special seminar

Speaker: John Hernlund (ELSI)
Title: Memories of a Planet (Q&A Session to be followed)
Date (JST): Wed, Jul 08, 2015, 13:00 - 14:30
Place: Lecture Hall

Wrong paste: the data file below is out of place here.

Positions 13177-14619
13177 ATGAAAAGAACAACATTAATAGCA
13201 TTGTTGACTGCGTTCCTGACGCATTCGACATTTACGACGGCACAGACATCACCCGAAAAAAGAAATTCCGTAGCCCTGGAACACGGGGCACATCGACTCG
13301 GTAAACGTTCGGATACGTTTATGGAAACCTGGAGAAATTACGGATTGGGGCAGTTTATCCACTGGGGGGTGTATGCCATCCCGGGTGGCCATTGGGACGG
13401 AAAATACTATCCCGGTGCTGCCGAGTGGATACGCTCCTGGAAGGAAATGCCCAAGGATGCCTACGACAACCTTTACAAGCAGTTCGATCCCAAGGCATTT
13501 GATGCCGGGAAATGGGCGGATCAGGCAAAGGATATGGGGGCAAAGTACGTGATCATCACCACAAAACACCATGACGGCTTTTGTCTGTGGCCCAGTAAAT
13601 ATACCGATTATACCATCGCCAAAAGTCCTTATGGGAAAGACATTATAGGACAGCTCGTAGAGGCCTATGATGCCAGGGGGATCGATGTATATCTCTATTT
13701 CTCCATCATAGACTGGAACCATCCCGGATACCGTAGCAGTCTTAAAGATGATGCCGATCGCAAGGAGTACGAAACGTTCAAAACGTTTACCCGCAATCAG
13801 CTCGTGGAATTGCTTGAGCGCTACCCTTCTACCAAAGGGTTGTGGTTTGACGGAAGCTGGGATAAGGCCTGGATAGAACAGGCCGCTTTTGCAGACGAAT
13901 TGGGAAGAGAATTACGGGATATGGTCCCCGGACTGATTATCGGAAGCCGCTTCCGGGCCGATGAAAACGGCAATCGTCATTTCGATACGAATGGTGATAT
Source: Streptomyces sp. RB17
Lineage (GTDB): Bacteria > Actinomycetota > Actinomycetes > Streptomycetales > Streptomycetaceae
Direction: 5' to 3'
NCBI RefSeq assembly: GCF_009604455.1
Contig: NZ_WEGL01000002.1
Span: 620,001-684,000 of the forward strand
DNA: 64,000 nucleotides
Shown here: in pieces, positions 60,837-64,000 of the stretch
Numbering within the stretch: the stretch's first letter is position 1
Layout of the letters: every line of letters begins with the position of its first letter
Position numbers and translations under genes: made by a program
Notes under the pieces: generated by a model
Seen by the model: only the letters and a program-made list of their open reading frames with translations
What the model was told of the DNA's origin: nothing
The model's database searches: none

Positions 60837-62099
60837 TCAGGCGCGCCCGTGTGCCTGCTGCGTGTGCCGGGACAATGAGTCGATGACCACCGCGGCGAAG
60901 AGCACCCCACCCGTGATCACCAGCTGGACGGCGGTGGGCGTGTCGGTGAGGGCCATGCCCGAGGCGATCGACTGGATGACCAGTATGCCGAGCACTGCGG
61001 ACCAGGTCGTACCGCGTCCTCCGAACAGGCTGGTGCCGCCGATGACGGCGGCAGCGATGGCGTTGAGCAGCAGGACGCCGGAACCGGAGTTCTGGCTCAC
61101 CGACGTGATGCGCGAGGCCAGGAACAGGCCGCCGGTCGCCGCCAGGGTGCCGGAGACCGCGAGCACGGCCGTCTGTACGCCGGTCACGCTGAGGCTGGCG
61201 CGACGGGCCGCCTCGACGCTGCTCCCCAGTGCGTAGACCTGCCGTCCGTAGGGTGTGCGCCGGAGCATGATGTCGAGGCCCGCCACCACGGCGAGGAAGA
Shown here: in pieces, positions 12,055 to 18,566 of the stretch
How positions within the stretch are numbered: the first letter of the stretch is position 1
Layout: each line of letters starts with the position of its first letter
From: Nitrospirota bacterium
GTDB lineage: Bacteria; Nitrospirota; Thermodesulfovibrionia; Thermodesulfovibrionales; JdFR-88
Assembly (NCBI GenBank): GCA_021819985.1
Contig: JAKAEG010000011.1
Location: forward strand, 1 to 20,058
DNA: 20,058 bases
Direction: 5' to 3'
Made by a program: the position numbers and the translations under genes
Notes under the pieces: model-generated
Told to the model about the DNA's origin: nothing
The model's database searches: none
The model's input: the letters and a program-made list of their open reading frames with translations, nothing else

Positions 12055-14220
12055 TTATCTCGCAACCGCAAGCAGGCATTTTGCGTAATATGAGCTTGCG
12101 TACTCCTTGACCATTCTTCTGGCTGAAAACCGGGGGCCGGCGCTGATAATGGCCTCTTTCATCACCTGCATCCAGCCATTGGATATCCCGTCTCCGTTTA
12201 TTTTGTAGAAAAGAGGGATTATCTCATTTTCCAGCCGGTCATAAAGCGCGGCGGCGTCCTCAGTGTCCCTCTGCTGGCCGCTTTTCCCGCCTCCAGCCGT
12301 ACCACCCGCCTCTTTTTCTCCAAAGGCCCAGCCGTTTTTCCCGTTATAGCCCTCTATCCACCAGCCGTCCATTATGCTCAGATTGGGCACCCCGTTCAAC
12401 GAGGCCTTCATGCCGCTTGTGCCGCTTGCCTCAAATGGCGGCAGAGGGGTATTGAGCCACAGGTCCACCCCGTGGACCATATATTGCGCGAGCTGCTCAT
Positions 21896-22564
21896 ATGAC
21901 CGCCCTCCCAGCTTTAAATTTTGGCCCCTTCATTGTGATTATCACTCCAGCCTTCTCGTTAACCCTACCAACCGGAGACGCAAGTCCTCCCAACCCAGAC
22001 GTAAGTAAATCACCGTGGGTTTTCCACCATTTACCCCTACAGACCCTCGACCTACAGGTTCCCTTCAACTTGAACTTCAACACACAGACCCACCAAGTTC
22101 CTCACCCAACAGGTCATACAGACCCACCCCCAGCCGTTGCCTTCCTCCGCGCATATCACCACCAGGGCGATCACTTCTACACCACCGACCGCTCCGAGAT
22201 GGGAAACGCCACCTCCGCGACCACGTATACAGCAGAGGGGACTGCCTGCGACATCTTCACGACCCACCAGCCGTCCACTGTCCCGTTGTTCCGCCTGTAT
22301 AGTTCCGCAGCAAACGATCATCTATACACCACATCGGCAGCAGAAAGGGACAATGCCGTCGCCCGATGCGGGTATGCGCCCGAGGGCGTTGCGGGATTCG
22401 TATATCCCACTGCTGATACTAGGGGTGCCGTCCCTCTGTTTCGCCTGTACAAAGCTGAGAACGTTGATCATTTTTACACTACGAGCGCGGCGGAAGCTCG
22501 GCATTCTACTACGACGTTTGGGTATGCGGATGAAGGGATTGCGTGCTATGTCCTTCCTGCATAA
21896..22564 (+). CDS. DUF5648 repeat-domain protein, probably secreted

Abstract: The processes that occur in a planetary system are strongly influenced by memory effects. At the largest scales, plate tectonics may be initiated by generating a sufficient "yield stress" in the stiff cool lithosphere. Once yielding occurs and weak "damage" zones are established, plate tectonics is relatively easy to sustain. A magnetic field sustained by dynamo action in a convecting metallic fluid core must initially overcome a critical threshold of self-induction relative to magnetic diffusion, but once the field is established the field can be sustained at subcritical convective vigor. At a smaller scale, life itself is thought to go through a similar transition, once a self-catalyzing system is established and memory is created by self-replication, then it becomes more robust and can run on smaller free energy gradients. When one begins looking at planetary systems as passing through critical transitions and subsequently sustained by memory effects, there is less difference between life and its planet. This are just some of the reasons that we have come to suspect that life does not exist "on a planet," but rather is an intrinsic geological process that cannot easily be separated from the planetary system. The complexity afforded to life is enabled by the rich landscape offered by carbon-based chemistry. In this talk I will explore some of the more concrete ideas of planetary memory, in addition to some of the more tenuous and new ideas emerging from our exploration of planets and their life as open systems.